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- visit possibly possible with prior notice at e-mail info@muzej-rovinj.hr or phone 052/816-720

 
TICKETS

The Old Masters Collection


01 March 2016 - 31 December 2016


In terms of size and quality of its holdings, the Old Masters Collection of the Rovinj Heritage Museum belongs among the richest collections of the kind in Croatia. At its core is a part of a varied collection of Baron Georg von Hütterott's family, the former owners of the island of St. Andrew (Red Island) near Rovinj where they used to reside. Moreover, the inventory of city churches no longer in use was transferred to the Museum storeroom to avoid the threat of major damage and merged into a single collection. Thus, the Collection was increased with objects from the art and religious inventory coming from Rovinj's desacralised private and city churches. The collection comprises the works of predominantly Italian masters created from the fifteenth to the nineteenth century. Renaissance is represented by two works from Giovanni Bellini's and Bonifacio de Pitati's circle ("The Adoration of the Magi"), while the most notable representatives of Baroque are Marco Ricci ("The Road to Emmaus"), Antonio Zanchi, Girolamo Romanino, Nicola Grassi, the circle of Guido Reni, the circle of Bernardo Strozzi and others. A special place in the collection is occupied by Central European portraits (G. F. Waldmüller - "Portrait of Ludwig of Bavaria" and the collection of polychrome wooden sculpture (the Late Gothic "Pietà").
Most works of art belonged to the Austro-Hungarian Hütterott family and were kept at their home on the island of St. Andrew near Rovinj. The family disappeared during the last days of World War II - the last members, mother and daughter, tragically passed away. Most of their property (valuable artworks and other) was stolen and pillaged. Sadly, in the aftermath of World War II, local authorities did not have an ear for preserving the island and its property, or else, they did not have time due to political drama of the period. Since the city of Rovinj did not have a museum institution at the time, the artworks were deposited in museums in Pula, Rijeka, Poreč and Zagreb and later returned. However, the artworks transferred to Slovenia, like those taken to the Maritime Museum of Piran, were never returned. The most valuable pieces of furniture, Persian rugs and other valuables ended up at the official residences or consulates of the former Yugoslavia where their traces disappear.  
The present Old Masters Collection was created completely by chance. Its creation was not a result of the passion of art collecting or investments into art and culture, nor was it an outcome of scholarly inquiry. The artworks had no owner! The actual creation of the collection sprang from the need to preserve the priceless collection found at the count's island residence. The only motivating reason was the awareness of possible ruin, scattering and alienation of invaluable works of past masters. The artworks themselves are one of the reasons behind the founding of the Museum in Rovinj more than fifty years ago (1954) aimed at collecting and preserving Rovinj's cultural heritage. The collected artworks were stored at the Museum and they constitute the very core of the Collection of Old Masters. In conformity with the 1956 plan for the museums in Istria developed by the District Council for Education and Culture, the Museum of Rovinj was to become the art gallery and gallery centre for the entire Istria. The reasons were twofold; firstly, there was the said vast collection of artworks from Red Island. Secondly, there were numerous actively engaged artists that formed a group, founded an artist's colony and initiated the foundation of the Museum. Under the 1956 plan, Pazin was designated the regional ethnographic centre, while Pula was to become the archeological centre.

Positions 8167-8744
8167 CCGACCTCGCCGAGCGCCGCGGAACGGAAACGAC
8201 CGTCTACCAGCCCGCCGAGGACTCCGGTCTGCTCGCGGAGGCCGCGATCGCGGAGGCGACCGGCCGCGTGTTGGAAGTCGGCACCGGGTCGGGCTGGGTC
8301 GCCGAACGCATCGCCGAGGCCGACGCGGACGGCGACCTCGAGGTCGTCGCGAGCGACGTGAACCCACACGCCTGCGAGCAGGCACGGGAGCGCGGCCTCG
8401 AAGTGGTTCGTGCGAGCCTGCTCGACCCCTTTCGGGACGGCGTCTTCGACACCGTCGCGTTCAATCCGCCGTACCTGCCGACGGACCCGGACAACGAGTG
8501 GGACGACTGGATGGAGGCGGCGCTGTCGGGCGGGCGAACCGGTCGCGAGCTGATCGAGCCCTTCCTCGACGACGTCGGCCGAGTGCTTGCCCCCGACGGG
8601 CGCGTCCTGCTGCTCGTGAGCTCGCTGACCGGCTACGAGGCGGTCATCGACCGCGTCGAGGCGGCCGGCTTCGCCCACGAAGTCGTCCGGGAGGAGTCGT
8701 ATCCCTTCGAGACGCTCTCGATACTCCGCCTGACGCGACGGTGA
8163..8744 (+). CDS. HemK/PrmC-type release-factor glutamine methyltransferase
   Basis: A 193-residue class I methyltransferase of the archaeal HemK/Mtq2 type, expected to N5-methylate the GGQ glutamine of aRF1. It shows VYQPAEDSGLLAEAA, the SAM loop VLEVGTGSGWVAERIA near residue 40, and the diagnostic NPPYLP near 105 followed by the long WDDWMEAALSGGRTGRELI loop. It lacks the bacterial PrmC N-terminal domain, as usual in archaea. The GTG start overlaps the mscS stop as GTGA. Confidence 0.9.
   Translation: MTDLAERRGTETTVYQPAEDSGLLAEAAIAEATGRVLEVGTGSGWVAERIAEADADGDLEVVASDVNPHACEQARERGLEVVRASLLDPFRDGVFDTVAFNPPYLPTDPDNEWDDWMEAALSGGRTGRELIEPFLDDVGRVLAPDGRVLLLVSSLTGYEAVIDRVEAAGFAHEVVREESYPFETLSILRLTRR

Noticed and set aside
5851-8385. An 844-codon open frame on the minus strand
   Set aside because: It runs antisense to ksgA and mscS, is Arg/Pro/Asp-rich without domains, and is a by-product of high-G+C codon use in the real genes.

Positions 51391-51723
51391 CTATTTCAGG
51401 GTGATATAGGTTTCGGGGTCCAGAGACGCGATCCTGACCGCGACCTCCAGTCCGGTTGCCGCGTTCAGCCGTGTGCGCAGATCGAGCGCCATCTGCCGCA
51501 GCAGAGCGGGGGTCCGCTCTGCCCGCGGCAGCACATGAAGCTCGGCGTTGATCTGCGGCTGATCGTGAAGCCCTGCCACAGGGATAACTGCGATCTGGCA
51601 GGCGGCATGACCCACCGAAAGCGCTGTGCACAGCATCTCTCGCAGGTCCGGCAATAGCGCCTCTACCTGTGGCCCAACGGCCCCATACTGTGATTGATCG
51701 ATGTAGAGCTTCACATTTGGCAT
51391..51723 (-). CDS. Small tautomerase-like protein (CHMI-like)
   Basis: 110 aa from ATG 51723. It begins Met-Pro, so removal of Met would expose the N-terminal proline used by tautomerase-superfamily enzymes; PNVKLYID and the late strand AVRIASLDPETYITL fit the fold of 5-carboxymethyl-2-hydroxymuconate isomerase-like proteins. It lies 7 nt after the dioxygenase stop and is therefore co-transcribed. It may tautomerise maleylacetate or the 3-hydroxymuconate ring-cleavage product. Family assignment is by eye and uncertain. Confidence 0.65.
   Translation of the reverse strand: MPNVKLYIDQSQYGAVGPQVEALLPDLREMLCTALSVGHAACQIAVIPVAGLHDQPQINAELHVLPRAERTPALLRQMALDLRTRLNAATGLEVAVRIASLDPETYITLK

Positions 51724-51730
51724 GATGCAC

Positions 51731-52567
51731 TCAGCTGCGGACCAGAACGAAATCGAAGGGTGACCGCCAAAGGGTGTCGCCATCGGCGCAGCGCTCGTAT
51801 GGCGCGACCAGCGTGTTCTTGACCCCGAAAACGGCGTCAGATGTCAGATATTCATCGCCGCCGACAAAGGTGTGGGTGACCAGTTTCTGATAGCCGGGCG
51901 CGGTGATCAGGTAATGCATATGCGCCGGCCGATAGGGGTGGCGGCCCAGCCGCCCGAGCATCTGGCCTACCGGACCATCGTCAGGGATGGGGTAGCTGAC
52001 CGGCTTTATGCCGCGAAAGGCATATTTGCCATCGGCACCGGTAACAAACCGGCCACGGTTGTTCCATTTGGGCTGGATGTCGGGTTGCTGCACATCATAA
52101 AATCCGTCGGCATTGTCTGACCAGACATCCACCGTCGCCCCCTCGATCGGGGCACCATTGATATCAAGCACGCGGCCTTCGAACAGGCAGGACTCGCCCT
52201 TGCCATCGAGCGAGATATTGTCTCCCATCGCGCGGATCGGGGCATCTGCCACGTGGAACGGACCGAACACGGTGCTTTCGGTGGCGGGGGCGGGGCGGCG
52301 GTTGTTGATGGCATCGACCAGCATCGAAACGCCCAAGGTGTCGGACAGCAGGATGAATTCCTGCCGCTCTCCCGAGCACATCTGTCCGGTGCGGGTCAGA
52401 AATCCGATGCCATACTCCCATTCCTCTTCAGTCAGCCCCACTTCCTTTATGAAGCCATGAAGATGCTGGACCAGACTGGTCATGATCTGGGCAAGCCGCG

The collection currently holds 228 paintings and sculptures. Its quality and size earned it a respectable place in the Region of Istria. The permanent exhibition showcases a selection that mostly consists of paintings, with some wooden polychrome sculptures. The display redesigned in 2005 is presented in five museum rooms on the second floor. The most valuable paintings have been restored, and their beauty proudly showcases the collection. The paintings exhibited in the first four rooms belong to the period from the sixteenth to the eighteenth century, mostly works by Venetian authors. Due to space restrictions, it was not possible to present the works chronologically or thematically. The sixteenth-century religious theme opens the first entrance room. The following three rooms are related to the Old and New Testaments, ancient mythology and history. The last one houses the Hütterott family portraits from the nineteenth century and the antependium dating from the early eighteenth century. Most works were created by artists that are little known, though future expert efforts will probably result in new attributions, possibly to well-known masters. The collection of Rovinj's museum is an open research area seeing that it was unknown and poorly accessible to scholars over the past decades.
The new display was accompanied by the catalogue of exhibits, the first catalogue of the Collection of Old Masters penned by Višnja Bralić, Zoraida Demori Staničić and Nina Kudiš Burić. The catalogue meticulously and competently presents the 28 exhibited paintings, with basic information about each painting and earlier relevant judgements, along with the style and the period of their creation. The second part of the catalogue contains a text written by restorer Pavle Lerotić, a skilled and thorough description of the state of the collection and its restoration. The last pages of the catalogue provide an exhaustive bibliography.
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